Tuesday, November 23, 2010

A Quiche by Any Other Name and so on

Dear Blog World, so sorry that I took an unexpected leave of absence from my lovely blog and reading the blogs out there. Life has gotten so crazy, but it's all good with me. But I'm here to share a new recipe with a story!

One time I went to the farmer's market and stopped by the cheese table. I rarely eat cheese, so it was an odd stop. The man behind the table had the most wonderfully charming southern French accent and I melted a little. He even recognized me from being at the market so often, but never stopping at his table. If he was about forty years younger, I would have married him right there, but alas, he was not. I told him about how I avoid cheese, because of the not so pretty aftershock I experience, but his foods just look so delicious I had to stop. After much chatting about how I work around this unfortunate curse, he pointed to his list of quiches. I had flash backs of my youth. I grew indulging in Quiche Lorraine at least once a week. I do not like eggs, but for some reason, mixed into a quiche with yummy toppings, I gobble down piece after piece. My wonderful French cheese man told me I should try a small quiche Lorraine and come back for more the following week. I gave him a few dollars and he gave me a delicious little piece of love.

I came home and could not wait to open it up and indulge into this adorable savoury pie. As soon as I cut into the quiche I saw some slivers of red. A few nibbles later, I realized I was eating sun dried tomato quiche. Quelle suprise! It was amazing. It was delicious. I gobbled it up in two large bites. That quiche had no chance against me. Part of me wanted my quiche Lorraine, because that is what I bought and that is what the little sticker on the package said, but the other part was so overwhelmed with flavour and texture that I didn't care. The next week I told my French man about the mix up and how much it pleased me. He felt so bad that he gave me the wrong thing that I got one quiche for free. But now I'm on a hunt for the most delicious quiche ever made. Sun dried tomatoes were a great addition, but the salty flavour of pork gives the quiche a better balance. I combined them into the ultimate quiche. Breakfast, Brunch, Lunch, Dinner, Desert, any time of the day, you will love my quiche. This is the basic recipe I grew up with for years and it's still so perfect and makes a great base for any flavour of quiche. (Next up is a caramelized onion version, with some other type of cheese too, yum.)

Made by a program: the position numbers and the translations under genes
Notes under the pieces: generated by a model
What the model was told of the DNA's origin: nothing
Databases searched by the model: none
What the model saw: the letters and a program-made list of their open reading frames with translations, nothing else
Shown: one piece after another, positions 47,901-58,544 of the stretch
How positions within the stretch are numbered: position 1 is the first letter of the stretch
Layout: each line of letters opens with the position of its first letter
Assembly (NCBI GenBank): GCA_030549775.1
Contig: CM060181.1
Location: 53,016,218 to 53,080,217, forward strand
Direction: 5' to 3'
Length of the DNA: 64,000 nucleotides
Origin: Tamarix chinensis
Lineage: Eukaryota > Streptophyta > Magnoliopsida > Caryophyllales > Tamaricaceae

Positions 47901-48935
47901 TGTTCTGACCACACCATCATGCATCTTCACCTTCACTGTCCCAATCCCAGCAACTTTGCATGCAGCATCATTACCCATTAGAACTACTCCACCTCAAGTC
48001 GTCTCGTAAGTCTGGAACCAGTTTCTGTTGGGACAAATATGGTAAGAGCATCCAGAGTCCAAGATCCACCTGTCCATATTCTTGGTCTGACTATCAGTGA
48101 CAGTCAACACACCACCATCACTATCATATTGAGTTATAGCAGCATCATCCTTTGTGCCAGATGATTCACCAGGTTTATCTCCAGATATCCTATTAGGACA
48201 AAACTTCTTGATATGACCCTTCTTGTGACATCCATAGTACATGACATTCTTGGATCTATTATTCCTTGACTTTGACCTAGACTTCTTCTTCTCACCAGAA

Sun Dried Tomato Quiche with Ham

2 frozen pie shells (yes I used frozen and yes I am proud of it)
5 eggs
1 cup half and half
1 tsp fresh ground nutmeg
salt and white pepper to taste
16 oz shredded Swiss cheese
8 oz of diced ham
16 oz of sun dried tomatoes, not in oil, coarsely chopped

1. Beat eggs and half and half until well blended. Stir in nutmeg, white pepper, and salt.
2. Split Swiss cheese equally between two shells. Sprinkle ham and tomatoes even on top of the cheese.
3. Pour egg mixture into pie shells.
4. Bake at 400 for 15 minutes and then turn down temperature to 325 and bake for about 30 minutes. Quiche is done when lightly browned on top, but will still have some "jiggle" in the middle (think, pudding).